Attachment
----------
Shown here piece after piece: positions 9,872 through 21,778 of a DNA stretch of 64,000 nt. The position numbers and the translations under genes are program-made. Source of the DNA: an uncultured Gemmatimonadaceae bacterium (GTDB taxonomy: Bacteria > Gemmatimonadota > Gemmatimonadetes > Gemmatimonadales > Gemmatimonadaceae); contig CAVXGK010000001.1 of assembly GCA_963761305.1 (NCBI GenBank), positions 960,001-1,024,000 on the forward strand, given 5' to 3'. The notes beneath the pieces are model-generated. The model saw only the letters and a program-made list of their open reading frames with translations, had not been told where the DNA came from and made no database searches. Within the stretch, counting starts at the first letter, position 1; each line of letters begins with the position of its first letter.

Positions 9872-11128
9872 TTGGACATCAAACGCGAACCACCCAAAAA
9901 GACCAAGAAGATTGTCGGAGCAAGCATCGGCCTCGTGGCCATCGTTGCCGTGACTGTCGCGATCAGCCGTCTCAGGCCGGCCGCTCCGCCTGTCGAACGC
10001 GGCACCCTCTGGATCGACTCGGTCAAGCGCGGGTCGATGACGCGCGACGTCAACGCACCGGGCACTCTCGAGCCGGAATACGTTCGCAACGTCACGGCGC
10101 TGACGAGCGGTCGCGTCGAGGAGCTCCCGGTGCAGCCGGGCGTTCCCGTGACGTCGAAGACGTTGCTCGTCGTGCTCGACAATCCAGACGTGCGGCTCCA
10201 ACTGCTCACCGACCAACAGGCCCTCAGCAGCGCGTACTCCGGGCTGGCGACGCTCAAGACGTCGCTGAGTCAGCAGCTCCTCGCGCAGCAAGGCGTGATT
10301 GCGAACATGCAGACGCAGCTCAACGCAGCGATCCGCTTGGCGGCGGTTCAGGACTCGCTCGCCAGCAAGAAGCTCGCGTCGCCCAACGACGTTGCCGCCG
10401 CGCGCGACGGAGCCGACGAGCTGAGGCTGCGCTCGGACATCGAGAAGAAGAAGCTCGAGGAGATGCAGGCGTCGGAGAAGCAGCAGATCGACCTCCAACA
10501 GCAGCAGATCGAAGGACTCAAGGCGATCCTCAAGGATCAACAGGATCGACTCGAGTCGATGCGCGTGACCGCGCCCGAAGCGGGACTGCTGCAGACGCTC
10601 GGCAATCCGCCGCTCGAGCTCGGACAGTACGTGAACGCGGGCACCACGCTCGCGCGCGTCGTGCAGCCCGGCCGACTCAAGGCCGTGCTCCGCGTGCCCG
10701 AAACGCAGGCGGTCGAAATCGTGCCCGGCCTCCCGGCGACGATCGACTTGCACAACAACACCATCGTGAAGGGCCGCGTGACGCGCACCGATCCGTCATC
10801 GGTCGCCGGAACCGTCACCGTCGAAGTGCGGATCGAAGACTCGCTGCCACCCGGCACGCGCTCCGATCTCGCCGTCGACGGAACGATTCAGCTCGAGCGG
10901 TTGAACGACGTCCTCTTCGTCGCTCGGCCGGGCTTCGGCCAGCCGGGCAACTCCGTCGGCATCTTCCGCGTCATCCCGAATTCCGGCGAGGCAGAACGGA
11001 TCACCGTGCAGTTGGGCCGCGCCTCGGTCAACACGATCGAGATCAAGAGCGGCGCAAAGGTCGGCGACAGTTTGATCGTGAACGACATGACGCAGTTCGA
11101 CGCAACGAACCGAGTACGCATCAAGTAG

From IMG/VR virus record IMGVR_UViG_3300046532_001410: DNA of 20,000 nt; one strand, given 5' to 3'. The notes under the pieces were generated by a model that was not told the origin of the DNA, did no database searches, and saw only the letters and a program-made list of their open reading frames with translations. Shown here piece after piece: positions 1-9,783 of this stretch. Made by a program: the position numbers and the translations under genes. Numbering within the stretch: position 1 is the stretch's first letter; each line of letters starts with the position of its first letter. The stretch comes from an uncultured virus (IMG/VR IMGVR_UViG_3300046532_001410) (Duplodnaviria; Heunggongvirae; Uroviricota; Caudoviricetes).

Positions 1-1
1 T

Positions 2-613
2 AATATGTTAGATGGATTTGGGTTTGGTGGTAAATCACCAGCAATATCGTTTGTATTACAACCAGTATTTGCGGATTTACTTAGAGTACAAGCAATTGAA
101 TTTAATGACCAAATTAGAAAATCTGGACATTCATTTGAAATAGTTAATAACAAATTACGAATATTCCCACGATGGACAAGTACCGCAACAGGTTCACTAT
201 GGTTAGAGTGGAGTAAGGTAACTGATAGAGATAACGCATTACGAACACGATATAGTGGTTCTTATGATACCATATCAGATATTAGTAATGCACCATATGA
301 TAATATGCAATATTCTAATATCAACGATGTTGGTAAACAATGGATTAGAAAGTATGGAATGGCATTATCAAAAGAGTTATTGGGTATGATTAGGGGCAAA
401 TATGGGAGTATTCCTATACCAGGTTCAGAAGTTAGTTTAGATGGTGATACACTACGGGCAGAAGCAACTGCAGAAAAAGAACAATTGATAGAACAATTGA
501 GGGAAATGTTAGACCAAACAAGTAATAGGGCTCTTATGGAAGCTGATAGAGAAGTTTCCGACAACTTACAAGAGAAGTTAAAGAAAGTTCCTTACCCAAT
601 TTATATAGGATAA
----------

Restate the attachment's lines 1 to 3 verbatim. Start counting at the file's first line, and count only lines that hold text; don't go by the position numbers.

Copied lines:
Shown here piece after piece: positions 9,872 through 21,778 of a DNA stretch of 64,000 nt. The position numbers and the translations under genes are program-made. Source of the DNA: an uncultured Gemmatimonadaceae bacterium (GTDB taxonomy: Bacteria > Gemmatimonadota > Gemmatimonadetes > Gemmatimonadales > Gemmatimonadaceae); contig CAVXGK010000001.1 of assembly GCA_963761305.1 (NCBI GenBank), positions 960,001-1,024,000 on the forward strand, given 5' to 3'. The notes beneath the pieces are model-generated. The model saw only the letters and a program-made list of their open reading frames with translations, had not been told where the DNA came from and made no database searches. Within the stretch, counting starts at the first letter, position 1; each line of letters begins with the position of its first letter.

Positions 9872-11128
9872 TTGGACATCAAACGCGAACCACCCAAAAA